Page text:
Breen, Myles, IPA Review
The Killing of History
by Keith Windschuttle
Macleay Press, Sydney
WHO would have thought that this book would have been written by old Windy? Keith Windschuttle has delivered a handsomely produced hardback decrying the influence of the fashionable literary critics and social theorists on the way the discipline of history is treated in the academy. Explicit in this critique is the finding that the mindset of a culture is at stake. A generation will be influenced in its ability to think clearly and accurately if the rot continues, he argues. He is amazed how history, once so intellectually respectable, is now a prey to fashionable and bizarre theories.
The appearance of this book comes as a surprise to many others besides the current reviewer. Ten years ago, Keith Windschuttle was rather a favourite of the academic left. His best-seller The Media, a Penguin paperback, was a staple for introductory courses at many universities, and, while, as the author cheerfully admits, it is now out of date, it is still being adopted as a text. Windschuttle actually gave, and this is no mean fear, a clear comprehensible explication of French structuralist Marxism in his treatment of Australian media. The media, he wrote in the preface, "should be seen as arenas of conflict between he social classes." While one must suppose that a socialistic bent was a basic requirement, given the views of the teachers who would adopt the text, that phrase sounds like so much ritual cant today. But times change, and a new vision is required.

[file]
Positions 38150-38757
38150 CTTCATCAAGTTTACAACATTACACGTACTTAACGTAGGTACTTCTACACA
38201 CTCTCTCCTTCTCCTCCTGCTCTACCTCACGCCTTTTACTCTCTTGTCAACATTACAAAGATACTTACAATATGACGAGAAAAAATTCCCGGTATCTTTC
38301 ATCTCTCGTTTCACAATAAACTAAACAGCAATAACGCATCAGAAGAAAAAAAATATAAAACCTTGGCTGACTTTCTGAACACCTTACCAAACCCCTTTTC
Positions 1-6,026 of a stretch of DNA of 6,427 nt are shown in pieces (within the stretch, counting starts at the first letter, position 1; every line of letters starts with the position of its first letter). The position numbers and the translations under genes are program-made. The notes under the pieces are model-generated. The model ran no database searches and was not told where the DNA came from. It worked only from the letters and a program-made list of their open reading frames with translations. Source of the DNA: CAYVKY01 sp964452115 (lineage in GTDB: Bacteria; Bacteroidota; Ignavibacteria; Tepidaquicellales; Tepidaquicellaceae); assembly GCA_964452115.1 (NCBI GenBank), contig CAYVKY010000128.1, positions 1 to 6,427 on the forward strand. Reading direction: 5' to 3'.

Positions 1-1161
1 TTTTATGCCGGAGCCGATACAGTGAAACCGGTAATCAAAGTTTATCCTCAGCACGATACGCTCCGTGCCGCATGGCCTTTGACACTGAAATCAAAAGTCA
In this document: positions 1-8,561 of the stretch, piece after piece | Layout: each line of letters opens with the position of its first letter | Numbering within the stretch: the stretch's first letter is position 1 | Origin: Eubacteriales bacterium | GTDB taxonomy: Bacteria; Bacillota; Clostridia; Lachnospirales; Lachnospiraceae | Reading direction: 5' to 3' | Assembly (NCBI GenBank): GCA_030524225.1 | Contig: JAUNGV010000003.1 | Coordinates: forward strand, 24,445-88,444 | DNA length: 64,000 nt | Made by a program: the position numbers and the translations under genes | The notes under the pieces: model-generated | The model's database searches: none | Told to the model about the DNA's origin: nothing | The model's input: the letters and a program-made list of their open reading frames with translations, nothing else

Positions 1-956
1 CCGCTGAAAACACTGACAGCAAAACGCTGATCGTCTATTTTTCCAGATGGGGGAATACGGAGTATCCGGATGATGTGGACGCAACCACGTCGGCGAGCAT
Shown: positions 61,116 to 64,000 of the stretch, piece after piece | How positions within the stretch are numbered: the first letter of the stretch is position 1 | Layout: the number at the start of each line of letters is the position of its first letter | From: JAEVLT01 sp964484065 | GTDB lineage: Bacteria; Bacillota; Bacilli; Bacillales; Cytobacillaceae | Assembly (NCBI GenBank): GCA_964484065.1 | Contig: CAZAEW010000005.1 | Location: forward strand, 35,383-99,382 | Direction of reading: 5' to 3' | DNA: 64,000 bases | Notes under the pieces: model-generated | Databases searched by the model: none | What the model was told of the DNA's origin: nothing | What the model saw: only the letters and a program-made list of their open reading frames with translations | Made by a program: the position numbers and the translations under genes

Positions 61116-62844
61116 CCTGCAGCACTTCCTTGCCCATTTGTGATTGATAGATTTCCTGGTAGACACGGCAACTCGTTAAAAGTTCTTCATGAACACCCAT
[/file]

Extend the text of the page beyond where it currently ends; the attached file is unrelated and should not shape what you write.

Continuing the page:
Enter, in 1994, The Killing of History. The book is interesting in the same way that IPA Review, is interesting. Within the academy, at least within the humanities faculties, it is rather naughty, beyond the pale. It tends to say things which are perceived to be against the interests of those in administrative control and of chose academics who see opportunities in the fashionable changes brought in by the 'cultural studies' movement. The conventional wisdom is, of course, predominantly socialistic, 'liberal' in the American sense, and, while claiming to be very 'Australian', slavishly copies American trends. The current establishment, while building on the premise of finding the former verities wanting, will brook no questioning of their own key assumptions.
FASHIONABLE AND CHEAP: There is currently, in the academy, an unholy alliance of administrators and trendy academics. The administrators are foisting 'cultural studies' on the curriculum because they are fashionable and cheap, and are not dominated by fuddy-duddy professors who waste time talking about 'standards'. As Windschuttle demonstrates, the cultural studies devotees appreciate the philosophical position that the traditional disciplines (in the physical sciences and the social sciences) cannot produce knowledge. This doubtful epistemological theory is not only adopted as such, but also as a manual for action. (Old timers will recognize agitprop when they see it.) If there is no 'truth', but rather merely a cultural agreement, then why not organize some like-minded colleagues, stack the committee and change the curriculum? Windschuttle sees them as following Kuhn (The Structure of Scientific Revolutions):
"... a bevy of sociologists have entered the field to take up what they see as one of the most enticing consequences of his position: the idea that what is believed in science is determined by the customs and power relations prevailing within a particular scientific community."
The author says that he chose the word "killing" in the title of his book because "there was a lethal process well under way". He chose history as he considered it "the queen of the humanities," but his argument applies equally to many disciplines, especially to sociology, anthropology, or English literature. He finds it surprising that the poststructuralist theory of Michel Foucault is now "taken seriously enough" to be taught to graduate students in accounting at the University of New South Wales. …